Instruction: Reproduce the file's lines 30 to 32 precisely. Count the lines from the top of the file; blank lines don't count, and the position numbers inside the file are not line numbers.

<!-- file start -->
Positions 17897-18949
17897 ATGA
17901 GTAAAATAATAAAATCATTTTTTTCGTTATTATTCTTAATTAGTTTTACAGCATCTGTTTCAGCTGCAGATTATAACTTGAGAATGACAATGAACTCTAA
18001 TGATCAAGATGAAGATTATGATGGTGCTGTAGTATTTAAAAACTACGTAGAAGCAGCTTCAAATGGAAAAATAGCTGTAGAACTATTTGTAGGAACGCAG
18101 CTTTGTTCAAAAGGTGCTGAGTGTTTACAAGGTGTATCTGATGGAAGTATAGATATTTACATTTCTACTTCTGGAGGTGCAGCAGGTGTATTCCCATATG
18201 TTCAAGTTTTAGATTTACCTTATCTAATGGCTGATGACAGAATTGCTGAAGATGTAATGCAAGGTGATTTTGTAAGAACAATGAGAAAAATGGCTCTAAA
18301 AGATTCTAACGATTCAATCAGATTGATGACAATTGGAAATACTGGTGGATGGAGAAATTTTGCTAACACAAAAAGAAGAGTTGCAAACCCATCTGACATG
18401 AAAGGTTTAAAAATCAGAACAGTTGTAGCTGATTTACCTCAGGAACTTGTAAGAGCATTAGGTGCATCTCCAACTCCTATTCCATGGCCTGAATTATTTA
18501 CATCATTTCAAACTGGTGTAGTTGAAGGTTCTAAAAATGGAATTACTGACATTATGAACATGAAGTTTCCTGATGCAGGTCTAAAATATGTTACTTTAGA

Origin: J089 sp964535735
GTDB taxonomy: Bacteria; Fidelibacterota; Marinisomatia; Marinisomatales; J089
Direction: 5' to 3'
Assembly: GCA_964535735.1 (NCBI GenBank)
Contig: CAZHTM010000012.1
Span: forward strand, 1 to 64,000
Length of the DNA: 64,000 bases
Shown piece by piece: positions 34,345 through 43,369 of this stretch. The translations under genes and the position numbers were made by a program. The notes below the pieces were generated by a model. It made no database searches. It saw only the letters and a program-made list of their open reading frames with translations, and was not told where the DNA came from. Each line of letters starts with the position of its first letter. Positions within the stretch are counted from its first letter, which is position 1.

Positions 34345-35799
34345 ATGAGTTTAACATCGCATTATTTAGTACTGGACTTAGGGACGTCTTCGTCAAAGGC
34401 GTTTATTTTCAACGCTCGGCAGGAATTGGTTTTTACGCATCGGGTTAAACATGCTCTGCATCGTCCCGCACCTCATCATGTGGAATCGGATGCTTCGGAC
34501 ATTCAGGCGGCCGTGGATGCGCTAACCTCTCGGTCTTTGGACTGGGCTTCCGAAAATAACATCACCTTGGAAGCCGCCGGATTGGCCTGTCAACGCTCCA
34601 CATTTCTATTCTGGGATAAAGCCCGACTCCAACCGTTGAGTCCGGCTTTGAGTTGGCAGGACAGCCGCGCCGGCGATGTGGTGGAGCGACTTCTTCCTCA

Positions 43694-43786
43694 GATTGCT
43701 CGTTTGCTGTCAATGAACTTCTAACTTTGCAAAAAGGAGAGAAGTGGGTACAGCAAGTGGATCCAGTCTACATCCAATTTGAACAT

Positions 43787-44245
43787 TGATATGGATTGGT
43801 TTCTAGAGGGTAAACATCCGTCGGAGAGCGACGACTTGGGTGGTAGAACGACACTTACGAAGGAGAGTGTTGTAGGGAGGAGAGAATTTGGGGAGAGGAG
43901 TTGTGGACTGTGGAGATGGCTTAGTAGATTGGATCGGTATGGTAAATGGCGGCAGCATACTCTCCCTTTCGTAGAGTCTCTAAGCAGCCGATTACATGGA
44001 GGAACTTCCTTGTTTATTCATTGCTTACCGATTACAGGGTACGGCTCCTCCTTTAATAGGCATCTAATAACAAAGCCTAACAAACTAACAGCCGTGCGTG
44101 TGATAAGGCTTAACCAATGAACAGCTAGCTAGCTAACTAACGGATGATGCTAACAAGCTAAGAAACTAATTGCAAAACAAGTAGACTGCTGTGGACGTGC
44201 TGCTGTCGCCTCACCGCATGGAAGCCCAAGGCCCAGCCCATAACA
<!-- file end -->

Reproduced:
44001 GGAACTTCCTTGTTTATTCATTGCTTACCGATTACAGGGTACGGCTCCTCCTTTAATAGGCATCTAATAACAAAGCCTAACAAACTAACAGCCGTGCGTG
44101 TGATAAGGCTTAACCAATGAACAGCTAGCTAGCTAACTAACGGATGATGCTAACAAGCTAAGAAACTAATTGCAAAACAAGTAGACTGCTGTGGACGTGC
44201 TGCTGTCGCCTCACCGCATGGAAGCCCAAGGCCCAGCCCATAACA